Why You Can't Completely Trust UV-Testing TikTok Videos Telling You What Sunscreen To Buy

TikTok has seemingly become a main source of news and advice for many people. From pop culture and world news to trend forecasting and health and wellness hacks, the popular app truly covers all bases. Look it up and there it is, ready to be implemented into your feed by the invisible hand of the algorithm. This includes skincare advice, which is abundant, including tips for ensuring you buy the right sunscreen for your skin type. And, if you're on the side of "SkinTok" (skincare TikTok) that we're on, then you've definitely come across a certain genre of video claiming to be able to tell the efficiency and potency of a sunscreen with the help of a UV light machine. But is this method legit? That's up for debate.


What these TikTokers are doing is applying the correct amount of sunscreen from each brand they test and filming their faces with a device that measures how much UV light is penetrating the skin. The problem? It isn't always accurate.

What is SPF, and does it protect against all UV rays?

SPF (sun protection factor) signifies the level of protection of any given sunscreen against the sun or, in other words, how much UV radiation is necessary to burn or damage the skin. The higher the SPF, the more protected the skin.


UV rays are categorized into two different types, and not all sunscreens protect properly against both. UVB rays, to put it simply, are responsible for burning the skin, while UVA rays cause aging of the skin. Yes, sadly, unprotected exposure to the sun can lead to premature signs of aging, such as fine lines and hyperpigmentation. 

You can rest assured that all sunscreens are regulated to protect against UVB rays, but here's how to tell if they also protect against those pesky UVAs. Always keep the sunscreen container and see whether it specifies UVA somewhere on the label. If so, you're set. If the bottle has a PA followed by a number of pluses (maximum efficiency being PA ++++), even better.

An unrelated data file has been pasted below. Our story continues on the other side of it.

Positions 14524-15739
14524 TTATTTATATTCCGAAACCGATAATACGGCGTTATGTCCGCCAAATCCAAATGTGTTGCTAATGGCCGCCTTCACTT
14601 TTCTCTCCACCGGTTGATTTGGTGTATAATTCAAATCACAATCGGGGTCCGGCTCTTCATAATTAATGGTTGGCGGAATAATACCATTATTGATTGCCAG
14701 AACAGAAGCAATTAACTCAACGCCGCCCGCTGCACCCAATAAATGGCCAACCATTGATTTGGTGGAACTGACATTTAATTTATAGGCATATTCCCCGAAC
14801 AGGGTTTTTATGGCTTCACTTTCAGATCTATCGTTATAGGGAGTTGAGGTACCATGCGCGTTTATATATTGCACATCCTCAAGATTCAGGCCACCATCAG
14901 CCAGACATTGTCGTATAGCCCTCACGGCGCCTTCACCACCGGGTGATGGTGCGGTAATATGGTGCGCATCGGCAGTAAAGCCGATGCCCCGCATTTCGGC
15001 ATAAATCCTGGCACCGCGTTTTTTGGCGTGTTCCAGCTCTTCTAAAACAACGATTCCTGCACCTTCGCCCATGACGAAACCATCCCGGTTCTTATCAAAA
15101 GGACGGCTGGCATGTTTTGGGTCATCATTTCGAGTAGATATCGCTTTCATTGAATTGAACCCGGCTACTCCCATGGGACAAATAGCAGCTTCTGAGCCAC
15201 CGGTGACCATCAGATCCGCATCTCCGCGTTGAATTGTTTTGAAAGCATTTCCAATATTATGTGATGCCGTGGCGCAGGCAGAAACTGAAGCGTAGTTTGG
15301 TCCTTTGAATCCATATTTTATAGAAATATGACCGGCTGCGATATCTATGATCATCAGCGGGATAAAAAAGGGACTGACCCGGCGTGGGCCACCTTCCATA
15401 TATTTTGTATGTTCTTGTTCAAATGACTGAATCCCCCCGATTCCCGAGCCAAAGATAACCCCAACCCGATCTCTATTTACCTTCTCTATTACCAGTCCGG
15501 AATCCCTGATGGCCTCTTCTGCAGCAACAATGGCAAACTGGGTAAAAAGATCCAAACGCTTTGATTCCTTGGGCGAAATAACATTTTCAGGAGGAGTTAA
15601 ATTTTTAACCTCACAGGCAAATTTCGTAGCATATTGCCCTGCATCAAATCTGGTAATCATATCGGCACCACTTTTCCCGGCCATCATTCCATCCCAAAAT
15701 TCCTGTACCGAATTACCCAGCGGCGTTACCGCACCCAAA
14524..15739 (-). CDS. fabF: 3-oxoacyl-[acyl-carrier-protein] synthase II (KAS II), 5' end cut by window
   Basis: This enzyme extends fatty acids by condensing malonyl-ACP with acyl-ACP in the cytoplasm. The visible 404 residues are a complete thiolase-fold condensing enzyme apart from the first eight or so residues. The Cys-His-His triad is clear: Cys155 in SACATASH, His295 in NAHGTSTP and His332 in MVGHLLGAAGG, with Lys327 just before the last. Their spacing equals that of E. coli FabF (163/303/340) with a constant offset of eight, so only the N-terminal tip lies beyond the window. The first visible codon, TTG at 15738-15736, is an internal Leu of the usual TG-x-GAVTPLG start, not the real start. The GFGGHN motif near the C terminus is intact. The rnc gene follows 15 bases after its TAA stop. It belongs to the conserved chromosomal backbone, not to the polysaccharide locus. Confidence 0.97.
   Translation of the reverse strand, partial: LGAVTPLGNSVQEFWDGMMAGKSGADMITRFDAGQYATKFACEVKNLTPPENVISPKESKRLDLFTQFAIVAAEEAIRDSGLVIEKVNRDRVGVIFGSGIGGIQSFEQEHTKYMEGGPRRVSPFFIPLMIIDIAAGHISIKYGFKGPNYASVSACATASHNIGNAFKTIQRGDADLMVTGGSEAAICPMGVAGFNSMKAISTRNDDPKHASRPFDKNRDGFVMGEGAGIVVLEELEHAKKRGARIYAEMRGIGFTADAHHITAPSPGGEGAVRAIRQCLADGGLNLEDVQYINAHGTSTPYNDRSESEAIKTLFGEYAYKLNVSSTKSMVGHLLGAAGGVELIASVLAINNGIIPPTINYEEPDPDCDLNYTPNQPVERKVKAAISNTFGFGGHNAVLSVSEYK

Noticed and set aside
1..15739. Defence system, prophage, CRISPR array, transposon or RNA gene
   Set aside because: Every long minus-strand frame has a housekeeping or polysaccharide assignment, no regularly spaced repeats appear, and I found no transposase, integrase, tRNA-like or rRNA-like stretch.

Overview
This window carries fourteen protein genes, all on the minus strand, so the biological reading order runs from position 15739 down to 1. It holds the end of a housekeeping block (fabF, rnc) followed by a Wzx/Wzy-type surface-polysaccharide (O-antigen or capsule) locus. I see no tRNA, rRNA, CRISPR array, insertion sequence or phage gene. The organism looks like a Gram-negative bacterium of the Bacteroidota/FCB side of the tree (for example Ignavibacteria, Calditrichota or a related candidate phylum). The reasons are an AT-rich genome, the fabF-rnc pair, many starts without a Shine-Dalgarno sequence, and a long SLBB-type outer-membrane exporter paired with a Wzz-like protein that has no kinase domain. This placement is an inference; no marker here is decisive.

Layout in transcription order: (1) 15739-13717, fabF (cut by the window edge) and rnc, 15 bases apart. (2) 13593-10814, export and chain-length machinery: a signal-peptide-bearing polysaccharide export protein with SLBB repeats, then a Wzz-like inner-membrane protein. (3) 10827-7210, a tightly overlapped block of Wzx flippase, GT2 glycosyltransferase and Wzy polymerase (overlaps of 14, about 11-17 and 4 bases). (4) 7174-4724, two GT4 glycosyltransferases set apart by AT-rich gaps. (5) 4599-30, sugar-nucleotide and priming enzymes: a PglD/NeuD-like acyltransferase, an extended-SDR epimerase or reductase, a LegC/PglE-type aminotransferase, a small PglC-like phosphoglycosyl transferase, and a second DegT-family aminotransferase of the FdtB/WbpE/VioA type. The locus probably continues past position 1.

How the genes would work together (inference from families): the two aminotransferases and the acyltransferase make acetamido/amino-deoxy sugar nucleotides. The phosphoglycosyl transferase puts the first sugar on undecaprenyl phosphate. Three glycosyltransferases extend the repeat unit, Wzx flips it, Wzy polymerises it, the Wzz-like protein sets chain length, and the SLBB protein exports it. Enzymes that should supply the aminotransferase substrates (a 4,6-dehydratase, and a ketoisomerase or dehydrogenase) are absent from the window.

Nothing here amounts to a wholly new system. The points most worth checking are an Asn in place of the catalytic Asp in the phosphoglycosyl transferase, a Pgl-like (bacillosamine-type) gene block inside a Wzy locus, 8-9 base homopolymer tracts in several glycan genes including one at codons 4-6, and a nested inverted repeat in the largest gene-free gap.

Why is SPF so important?

Sun rays have been proven not only capable of causing burns and other skin conditions, which include skin cancer, but also of causing the skin to age at faster rates. Daily use of sunscreen significantly diminishes your likelihood of developing melanoma and other skin conditions caused by unprotected sun exposure, and it also protects against photosensitivity from topical products or medications. You'd be surprised to learn how much of your skincare routine is actually causing your skin to be more sensitive to the sun (think retinol and vitamin C). Plus, you are never too young to protect your skin from the aging effects of sunshine.


So, how do you choose the best sunscreen for your skin? Most dermatologists recommend SPF 30 and up for the face and daily application (reapplying every two hours) for consistent sun protection, especially if you plan on spending any time outdoors. Keep this in mind: Rain or shine, sunscreen is a must.

How to tell the efficiency of SPF

Sadly, TikTok cannot be trusted with testing the efficiency of sunscreen. Official lab tests, on the other hand, can be trusted almost blindly. To be able to label the potency of their sunscreen, brands need to independently or externally test a product's SPF levels in a lab. These tests are conducted by using 1/3 of a teaspoon of sunscreen, which is the amount needed to properly protect a person's face from the sun.


If a product is able to block 98% of UV rays, its label should be SPF 15. If it blocks 97% of rays, it's labeled as SPF 30, while 98% is labeled as SPF 50. This is officially regulated by the FDA for all sunscreens sold within the U.S.

All in all, the only way to be sure of a sunscreen's efficiency is to look at its SPF label. Thanks, scientists.